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As a college student at the University of Mount Union in Alliance, Ohio, Megan McMinn studied biology, hoping to one day become a physician's assistant.
But a desire to interact even more with patients led her down a different path in genetic counseling.
"What genetic counseling gave me was a good split between patient care and the hard science research end of things," McMinn said.
At Geisinger Health System in Danville, Pa., McMinn sees about six patients a day, working in oncology. Soon, she'll move onto a cardiology clinic, helping to identify genetic risks for individuals and potentially their families. The system currently has 25 genetic counselors on staff, but anticipates needing hundreds more as genetic testing becomes cheaper and more accessible.
The trend extends far beyond Geisinger, as the field has grown dramatically in the past decade, touching all aspects of health-care as medicine becomes more personalized.
"Genetics permeates everything—there won't be enough genetic counselors to see every patient who gets genetic information," said Mary Freivogel, president of the National Society of Genetic Counselors (NSGC).
As a result, the Bureau of Labor Statistics projects the occupation will grow by 29 percent through 2024, faster than the average for all occupations
"I think [a genetic counselor] will become a key member of the team, discussing with patients and families what to do next, how to figure out how the genome is going to interact with your lifestyle and make decisions about what you want to do medically," said Dr. David Feinberg, president and CEO of Geisinger Health System.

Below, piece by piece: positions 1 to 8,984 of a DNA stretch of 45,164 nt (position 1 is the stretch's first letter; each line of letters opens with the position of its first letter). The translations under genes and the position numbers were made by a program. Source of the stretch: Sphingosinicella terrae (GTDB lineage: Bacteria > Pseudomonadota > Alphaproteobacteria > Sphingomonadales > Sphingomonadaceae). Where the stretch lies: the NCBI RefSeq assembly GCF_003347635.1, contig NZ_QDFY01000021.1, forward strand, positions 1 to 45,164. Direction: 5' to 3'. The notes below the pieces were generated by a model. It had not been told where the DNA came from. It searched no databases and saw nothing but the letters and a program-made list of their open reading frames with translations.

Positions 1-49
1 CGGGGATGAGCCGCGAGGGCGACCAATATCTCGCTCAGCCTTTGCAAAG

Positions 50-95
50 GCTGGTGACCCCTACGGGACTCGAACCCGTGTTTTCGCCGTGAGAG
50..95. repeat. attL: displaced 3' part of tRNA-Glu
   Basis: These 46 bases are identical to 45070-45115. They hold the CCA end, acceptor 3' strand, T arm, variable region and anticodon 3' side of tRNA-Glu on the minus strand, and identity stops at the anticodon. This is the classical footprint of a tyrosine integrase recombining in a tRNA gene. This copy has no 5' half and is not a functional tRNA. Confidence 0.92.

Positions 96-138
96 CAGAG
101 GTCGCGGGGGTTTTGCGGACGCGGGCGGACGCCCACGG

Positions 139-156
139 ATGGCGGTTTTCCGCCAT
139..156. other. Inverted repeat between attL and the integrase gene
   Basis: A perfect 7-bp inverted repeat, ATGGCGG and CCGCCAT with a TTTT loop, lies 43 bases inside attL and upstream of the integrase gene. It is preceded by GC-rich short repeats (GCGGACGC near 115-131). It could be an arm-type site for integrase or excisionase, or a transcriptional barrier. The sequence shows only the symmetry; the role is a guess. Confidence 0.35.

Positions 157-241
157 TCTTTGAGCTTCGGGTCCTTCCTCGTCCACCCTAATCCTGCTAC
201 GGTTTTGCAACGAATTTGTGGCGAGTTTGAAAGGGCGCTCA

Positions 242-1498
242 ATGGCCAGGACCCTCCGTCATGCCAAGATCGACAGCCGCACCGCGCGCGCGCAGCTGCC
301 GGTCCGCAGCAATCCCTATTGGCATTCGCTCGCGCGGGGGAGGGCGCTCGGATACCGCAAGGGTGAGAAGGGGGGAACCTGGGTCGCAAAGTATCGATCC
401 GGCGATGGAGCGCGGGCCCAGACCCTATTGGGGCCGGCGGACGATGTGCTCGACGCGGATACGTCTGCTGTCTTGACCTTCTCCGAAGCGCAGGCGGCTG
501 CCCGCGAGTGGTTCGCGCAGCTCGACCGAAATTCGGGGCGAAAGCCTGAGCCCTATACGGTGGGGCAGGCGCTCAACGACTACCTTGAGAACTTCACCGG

Genetic counselors typically receive a bachelor's degree in biology, social science or a related field, and then go on to receive specialized training. Master's degrees in genetic counseling are offered by programs accredited by the Accreditation Council for Genetic Counseling, offered at some 30 schools in the U.S. and Canada, according to the NSGC.
Those who want to be certified as genetic counselors must obtain a master's degree from an accredited program, but do not need to be doctors.
The NSGC is also working to recruit new talent by doing outreach in middle and high schools to let younger students know the field is an option in the future. Pay is competitive as well—on average, counselors make around $80,000 a year, but that can increase up to $250,000 annually depending on specialty, location and expertise, Freivogel said.
Health insurance often pays for genetic counseling, and for genetic testing when recommended by a counselor or doctor. However, it's important to check with insurers before scheduling any tests as coverage levels vary. Cost also varies greatly, for example, as multi-gene cancer panels can range from $300 to $4,000 depending on the type of test, the lab used and whether the patient goes through his or her insurance or pays out of pocket.
And while at-home tests like 23andMe are typically less expensive, those taking them still need to see a genetic counselor to explain their results.
Part of the reason more counselors will be needed in the future at Geisinger is because the health system is home to the MyCode Community Health Initiative, one of the largest biobanks of human DNA samples of its kind, according to Amy Sturm, director of Cardiovascular Genomic Counseling at Geisinger. The project has consent from more than 150,000 patients to participate in having their entire DNA code sequenced and synced with their electronic medical records, to look for new causes of disease and different ways to treat conditions.
"We are figuring out and researching the best way to deliver this information back to our patients and also back to families with the ultimate goal of preventing disease and improving the healthcare system," Sturm said.
Keeping up with the latest in genomics, where new developments happen almost daily, can be a challenge. Yet counselors like McMinn say the ability to impact more than just the patient by studying the genome makes the job well worth it.
"We are able to bring to the forefront the fact that we're not just taking care of the patient, but we're taking care of the entire family," McMinn said.